Physical Therapy for Amputees Improves with Bionic Arm
Earlier this year, the FDA approved the world’s first bionic arm! This is a technology breakthrough not just for amputees, but for the physical therapists and occupational therapists working to help patients regain a full range of motion. The prosthetic arm, a product of DEKA Research and Development Corporation, can perform multiple, simultaneous powered movements controlled by electrical signals from EMG electrodes. If that sounds like the stuff of science fiction, that’s because it is! In fact, the inventor of the bionic arm, Dean Kamen and his research team nicknamed it, “Luke”, after Luke Skywalker.
Therapists interested in the nuts and bolts behind prostheses, will be fascinated by how this arm works: it translates signals from the patient’s muscles to perform complex tasks. EMG electrodes detect electrical activity caused by the contraction of muscles close to where the prosthesis is attached. The electrodes send the electrical signals to a computer processor in the prosthesis that translates them to a specific movement—some as hard to grasp.
Therapists Take Note: Different kinds of amputations benefit from this bionic arm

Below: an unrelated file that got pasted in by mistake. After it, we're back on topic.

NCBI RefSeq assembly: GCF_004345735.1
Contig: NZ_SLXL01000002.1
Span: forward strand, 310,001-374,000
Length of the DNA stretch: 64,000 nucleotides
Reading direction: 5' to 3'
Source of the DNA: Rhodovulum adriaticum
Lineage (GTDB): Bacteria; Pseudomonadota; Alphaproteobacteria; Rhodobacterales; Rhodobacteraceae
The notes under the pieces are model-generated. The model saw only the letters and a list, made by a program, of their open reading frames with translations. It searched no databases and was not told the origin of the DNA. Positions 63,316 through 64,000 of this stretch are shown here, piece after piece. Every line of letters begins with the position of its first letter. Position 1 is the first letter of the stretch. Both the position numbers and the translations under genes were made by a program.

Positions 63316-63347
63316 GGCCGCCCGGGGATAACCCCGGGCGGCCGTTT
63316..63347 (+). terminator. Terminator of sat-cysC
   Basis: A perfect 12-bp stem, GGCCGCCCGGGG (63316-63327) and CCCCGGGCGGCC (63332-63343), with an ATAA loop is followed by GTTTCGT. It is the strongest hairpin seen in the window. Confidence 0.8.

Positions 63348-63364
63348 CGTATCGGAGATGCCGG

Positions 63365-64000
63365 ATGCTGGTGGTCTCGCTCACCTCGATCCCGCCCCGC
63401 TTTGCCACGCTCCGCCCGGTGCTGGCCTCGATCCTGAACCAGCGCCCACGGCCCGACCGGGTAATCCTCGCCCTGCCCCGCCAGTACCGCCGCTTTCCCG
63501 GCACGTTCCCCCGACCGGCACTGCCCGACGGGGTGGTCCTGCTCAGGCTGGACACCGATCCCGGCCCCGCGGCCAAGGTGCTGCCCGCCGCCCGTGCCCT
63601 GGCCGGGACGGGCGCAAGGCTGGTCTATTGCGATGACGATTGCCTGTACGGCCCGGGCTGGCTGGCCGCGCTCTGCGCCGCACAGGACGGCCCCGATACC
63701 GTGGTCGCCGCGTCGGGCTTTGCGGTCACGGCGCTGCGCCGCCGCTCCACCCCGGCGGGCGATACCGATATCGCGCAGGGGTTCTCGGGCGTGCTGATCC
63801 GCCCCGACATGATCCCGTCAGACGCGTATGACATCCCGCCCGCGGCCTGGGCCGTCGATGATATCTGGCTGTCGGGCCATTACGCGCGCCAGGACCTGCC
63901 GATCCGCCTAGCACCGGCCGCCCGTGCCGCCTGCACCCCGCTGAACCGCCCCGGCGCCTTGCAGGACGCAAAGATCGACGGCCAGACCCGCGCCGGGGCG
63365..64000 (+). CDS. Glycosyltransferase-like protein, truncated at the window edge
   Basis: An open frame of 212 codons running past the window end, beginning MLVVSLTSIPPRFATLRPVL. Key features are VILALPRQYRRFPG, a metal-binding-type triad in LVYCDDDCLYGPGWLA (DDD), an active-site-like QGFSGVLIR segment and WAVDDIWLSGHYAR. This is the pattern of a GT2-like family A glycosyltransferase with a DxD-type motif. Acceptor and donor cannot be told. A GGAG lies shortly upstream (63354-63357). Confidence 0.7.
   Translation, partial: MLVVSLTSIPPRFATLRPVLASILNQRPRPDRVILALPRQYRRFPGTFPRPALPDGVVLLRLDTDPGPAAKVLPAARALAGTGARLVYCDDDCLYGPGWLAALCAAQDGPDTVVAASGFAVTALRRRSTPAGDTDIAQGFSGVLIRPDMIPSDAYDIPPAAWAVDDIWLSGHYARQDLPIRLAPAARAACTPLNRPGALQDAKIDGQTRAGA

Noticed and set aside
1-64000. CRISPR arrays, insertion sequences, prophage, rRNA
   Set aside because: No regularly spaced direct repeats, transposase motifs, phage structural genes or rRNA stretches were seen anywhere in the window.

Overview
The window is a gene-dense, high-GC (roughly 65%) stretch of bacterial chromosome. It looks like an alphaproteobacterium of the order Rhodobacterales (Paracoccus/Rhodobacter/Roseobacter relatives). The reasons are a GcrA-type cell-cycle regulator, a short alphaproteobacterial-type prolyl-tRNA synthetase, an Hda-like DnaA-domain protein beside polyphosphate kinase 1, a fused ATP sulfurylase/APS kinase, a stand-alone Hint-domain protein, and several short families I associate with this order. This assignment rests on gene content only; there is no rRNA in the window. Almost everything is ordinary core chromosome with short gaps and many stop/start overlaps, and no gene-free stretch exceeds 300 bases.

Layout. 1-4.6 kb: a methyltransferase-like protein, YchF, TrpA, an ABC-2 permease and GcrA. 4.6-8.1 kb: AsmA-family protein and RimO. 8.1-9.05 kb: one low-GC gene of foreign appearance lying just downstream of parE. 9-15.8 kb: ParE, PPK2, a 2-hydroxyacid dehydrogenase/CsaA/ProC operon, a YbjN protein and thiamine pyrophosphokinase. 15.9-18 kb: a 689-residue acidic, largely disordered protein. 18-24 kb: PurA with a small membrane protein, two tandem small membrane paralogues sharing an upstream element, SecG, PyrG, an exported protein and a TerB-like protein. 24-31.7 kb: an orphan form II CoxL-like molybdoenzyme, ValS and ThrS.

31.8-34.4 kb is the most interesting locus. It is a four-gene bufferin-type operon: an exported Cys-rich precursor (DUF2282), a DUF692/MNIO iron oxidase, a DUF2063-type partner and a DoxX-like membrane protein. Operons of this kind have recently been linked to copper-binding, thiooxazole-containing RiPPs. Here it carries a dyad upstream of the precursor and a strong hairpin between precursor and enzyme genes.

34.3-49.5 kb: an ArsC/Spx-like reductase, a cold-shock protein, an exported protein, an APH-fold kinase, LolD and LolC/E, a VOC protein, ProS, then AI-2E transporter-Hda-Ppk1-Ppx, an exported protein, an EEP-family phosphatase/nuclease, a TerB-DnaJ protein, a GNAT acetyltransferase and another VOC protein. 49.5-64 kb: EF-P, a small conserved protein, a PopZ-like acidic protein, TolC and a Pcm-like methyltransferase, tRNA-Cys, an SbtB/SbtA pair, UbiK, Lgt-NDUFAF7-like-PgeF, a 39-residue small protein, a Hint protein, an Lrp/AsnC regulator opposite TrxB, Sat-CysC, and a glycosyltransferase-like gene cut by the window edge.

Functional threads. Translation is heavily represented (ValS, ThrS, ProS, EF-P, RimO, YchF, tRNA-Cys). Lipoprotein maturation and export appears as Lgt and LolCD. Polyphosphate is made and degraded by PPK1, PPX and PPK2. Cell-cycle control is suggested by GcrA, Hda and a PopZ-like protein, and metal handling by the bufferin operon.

The DEKA Arm System is unique because its prosthesis so closely resembles the natural motion of the arm. Here are a few things that occupational therapists helping amputee patients find easier with the bionic arm:
- Using keys and locks
- Preparing food and feeding oneself
- Using zippers
- Brushing hair and teeth
Physical therapists will benefit from reading the FDA’s review of clinical information relating to the bionic arm, including a study in which all DEKA participants performed household and self-care tasks. **The study found that approximately 90 percent of study participants were able to perform activities with the DEKA Arm System that they were not able to perform with their current prosthesis. Though it cannot be configured for limb loss at the elbow or wrist joint, physical therapists will be amazed to consider that the arm can be configured at the shoulder joint, mid-upper arm, or mid-lower arm.
The FDA’s marketing of the first prosthetic arm is a cool concept to wrap your arms around…
And making waves for more than just physical therapists working in New Hampshire, where this amazing new technology was created. DEKA Integrated Solutions is located in Manchester, nestled among dozens of exciting New England towns that travel healthcare professionals love visiting. American Traveler Allied offers therapy jobs from coast to coast, in all 50 U.S. States! Call 1-800-617-0608 or apply online to find out how you can work with cutting edge technologies that allow allied healthcare professionals to grow their clinical skills and expertise!